The "Severe Weather Phenomena" is a one semester course with three lecture hours per week and two lab hours every other week. Selected topics in mechanics, optics, thermodynamics, and electromagnetism are used to elucidate phenomena in the meteorology. The course covers the following meteorology topics: weather, economy and society; earth shape; seasons; atmospheric stability; winds; air masses and fronts; thunderstorms; tornadoes; and hurricanes.

Designed and team taught by Professor Bonnie Dixon of the Chemistry Department and Professor Marlene Kayne of the Biology Department, "Genes, Cancer and the Environment" is another SENCER course being offered this semester.

The course covers concepts of chemistry, biology, biochemistry and genetics and consists of lecture and laboratory. In the laboratory students put scientific principles into practice. Laboratory reports give students a chance to work on clearly defining the results of several integrated experiments and discussing their findings in light of modern scientific principles. Students learn about various forms of cancer, attend community meetings and glean information for a pamphlet they create that has the newly-diagnosed patient in mind. They work in groups to write a case study focusing on a topic that can be categorized into one of the five areas of cancers being studied: colon; skin; lung; breast and prostate. The drug discovery paper ensures coverage of the topic remains positive as students research the popular literature for a new cancer treatment option. Professionals from The College of New Jersey's Municipal Land Use Center provide links to community resources, including guest speakers. The local branch of the American Cancer Society also provides resources for students.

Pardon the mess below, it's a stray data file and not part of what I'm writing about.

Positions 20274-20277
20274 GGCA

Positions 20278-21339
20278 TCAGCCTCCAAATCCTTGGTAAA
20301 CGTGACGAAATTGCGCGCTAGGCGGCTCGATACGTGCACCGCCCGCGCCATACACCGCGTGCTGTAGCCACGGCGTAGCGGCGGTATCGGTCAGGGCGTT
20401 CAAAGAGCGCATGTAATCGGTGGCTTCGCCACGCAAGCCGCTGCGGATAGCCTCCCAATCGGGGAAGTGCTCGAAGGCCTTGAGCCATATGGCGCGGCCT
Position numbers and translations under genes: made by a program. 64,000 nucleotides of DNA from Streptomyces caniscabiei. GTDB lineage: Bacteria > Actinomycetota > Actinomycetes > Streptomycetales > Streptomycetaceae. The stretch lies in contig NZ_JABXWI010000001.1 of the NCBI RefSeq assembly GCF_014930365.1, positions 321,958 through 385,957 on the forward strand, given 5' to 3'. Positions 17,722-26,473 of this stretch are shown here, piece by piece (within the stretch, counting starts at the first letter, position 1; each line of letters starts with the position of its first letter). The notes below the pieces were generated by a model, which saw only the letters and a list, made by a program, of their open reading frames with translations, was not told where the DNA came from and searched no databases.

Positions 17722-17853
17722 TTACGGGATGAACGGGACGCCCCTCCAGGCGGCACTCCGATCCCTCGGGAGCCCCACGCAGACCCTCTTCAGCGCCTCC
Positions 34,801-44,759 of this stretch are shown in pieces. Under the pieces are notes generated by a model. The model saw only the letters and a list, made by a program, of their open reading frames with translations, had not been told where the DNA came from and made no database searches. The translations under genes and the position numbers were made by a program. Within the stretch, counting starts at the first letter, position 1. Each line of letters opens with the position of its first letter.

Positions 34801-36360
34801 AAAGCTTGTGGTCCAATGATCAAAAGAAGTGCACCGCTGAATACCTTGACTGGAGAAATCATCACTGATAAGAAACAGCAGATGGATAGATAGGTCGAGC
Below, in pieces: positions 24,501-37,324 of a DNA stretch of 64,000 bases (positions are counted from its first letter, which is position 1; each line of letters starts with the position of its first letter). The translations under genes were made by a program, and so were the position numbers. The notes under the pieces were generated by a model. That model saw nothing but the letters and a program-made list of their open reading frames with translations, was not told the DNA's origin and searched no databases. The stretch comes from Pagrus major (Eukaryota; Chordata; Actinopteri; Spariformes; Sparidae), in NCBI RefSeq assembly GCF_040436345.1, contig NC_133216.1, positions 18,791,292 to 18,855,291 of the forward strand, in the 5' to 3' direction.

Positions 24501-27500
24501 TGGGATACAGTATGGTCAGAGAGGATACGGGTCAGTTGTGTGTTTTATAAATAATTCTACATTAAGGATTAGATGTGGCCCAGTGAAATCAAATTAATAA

The course covers the following topics: elements and bonding; three-dimensional structure of molecules; reactivity of organic molecules; metabolism and nutrition; DNA; structure and function of proteins; enzymes; cell cycle topics and genetics.

Currently a student in the Severe Weather Phenomena course, freshman Jenna Gnade says, "I feel as though I have been given the opportunity to expose myself to two divergent areas of science that are, in many ways, interrelated. It is within this course that I have learned a wide array of concepts ranging from severe weather conditions to the physics of everyday life. Not only do I consider myself more knowledgeable in the subject matter, but I find it easier to understand how and why how these natural occurrences take place in our own environment. Overall, my experience within the classroom has been a positive one. As a future teacher, I truly believe that it is essential to grasp a strong insight of the curriculum we teach. I am confident in saying that this course will have prepared me to introduce various scientific issues in an effective manner within my own classroom."

We are always interested to hear about the progress of our SENCER colleagues, especially news of grant support for increased SENCER work. We are happy to help support your efforts in any way that we can. Please let us know of developments in your work and we will share your news with the SENCER community. You may e-mail Patti Simon at with your reports and requests.